Findings challenge belief that racial disparities were result of age, body composition
FRIDAY, April 18 (HealthDay News) -- Differences in muscle mass related to younger age or body composition may not explain why black patients with advanced kidney disease have higher levels of creatinine than white patients, says a U.S. study that challenges a widely held belief.
Creatinine is a standard indicator of kidney function. A higher level of creatinine is generally a sign of lower kidney function.
In this study, researchers at the University of California, San Francisco School of Medicine examined serum creatinine concentrations and body composition in more than 3,000 kidney dialysis patients. As expected, blacks had higher creatinine levels than non-black patients.
"A widely assumed explanation for this racial difference is that black patients tend to develop end-stage kidney disease earlier than whites. So blacks on dialysis tend to be younger than whites and persons of other races and ethnicities and so may have more muscle mass, and creatinine is a natural breakdown product of muscle," study leader Dr. Joy Hsu said in a prepared statement.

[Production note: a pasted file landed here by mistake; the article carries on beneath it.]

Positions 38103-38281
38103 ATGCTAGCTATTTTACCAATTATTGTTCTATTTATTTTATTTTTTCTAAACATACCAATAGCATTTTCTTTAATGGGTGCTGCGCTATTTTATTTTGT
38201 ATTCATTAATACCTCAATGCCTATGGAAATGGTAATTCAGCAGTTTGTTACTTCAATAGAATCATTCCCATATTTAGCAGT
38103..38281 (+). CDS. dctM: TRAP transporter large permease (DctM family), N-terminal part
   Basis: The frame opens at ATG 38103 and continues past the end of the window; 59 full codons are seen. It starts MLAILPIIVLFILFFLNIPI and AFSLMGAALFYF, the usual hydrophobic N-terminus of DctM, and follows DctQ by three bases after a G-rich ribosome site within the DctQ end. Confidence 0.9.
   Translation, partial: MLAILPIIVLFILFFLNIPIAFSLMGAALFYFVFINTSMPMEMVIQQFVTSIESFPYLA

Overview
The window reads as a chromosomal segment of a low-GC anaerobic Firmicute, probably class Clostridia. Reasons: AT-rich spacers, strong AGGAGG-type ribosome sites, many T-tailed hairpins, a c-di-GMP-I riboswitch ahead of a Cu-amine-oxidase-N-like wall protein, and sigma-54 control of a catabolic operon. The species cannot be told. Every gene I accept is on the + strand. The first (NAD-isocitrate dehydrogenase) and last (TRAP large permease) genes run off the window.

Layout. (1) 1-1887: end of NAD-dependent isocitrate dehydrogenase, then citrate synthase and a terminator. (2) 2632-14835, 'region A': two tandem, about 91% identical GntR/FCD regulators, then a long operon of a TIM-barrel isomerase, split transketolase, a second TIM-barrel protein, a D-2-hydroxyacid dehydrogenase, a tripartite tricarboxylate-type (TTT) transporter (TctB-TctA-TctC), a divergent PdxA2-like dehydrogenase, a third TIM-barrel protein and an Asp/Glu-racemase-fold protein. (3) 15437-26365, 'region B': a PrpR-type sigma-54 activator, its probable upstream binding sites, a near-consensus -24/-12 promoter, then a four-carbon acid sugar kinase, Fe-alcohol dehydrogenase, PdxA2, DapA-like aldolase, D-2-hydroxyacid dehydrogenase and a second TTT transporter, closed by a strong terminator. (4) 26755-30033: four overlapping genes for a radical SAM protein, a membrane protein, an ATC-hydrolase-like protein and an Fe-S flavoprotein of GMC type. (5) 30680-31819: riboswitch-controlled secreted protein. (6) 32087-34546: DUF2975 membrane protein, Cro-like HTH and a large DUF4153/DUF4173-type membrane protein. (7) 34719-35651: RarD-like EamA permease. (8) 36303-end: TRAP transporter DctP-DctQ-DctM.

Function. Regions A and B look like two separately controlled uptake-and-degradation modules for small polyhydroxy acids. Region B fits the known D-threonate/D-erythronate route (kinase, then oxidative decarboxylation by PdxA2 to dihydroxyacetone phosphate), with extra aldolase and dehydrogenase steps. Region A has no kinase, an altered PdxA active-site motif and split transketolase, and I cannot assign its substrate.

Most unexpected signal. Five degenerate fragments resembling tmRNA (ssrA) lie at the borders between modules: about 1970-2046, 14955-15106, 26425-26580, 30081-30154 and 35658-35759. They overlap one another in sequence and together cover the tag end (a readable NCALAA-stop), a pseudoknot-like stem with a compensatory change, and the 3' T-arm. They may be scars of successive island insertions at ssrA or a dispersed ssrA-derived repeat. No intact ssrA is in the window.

To test this theory, Hsu and colleagues used something called bioelectrical impedance analysis to estimate the patient's muscle mass.
"We hypothesized that adjusting for muscle mass and related factors would eliminate or reduce the racial differences in serum creatinine levels," Hsu said.
However, even after making that adjustment, black patients had significantly higher creatinine levels.
"The higher creatinine levels in black patients compared to non-black patients could not be entirely explained by differences in age, sex, body size, or muscle mass," Hsu said.
The study was published online in the Clinical Journal of the American Society of Nephrology and is expected to be published in the July print edition of the journal.
More research is needed to uncover why black patients with kidney disease have higher creatinine levels than other patients. The "answer or answers to this question may help explain why blacks are affected by progressive chronic kidney disease more so than whites," Hsu said.
The U.S. National Kidney Disease Education Program has more about kidney disease.
-- Robert Preidt
SOURCE: American Society of Nephrology, news release, April 16, 2008
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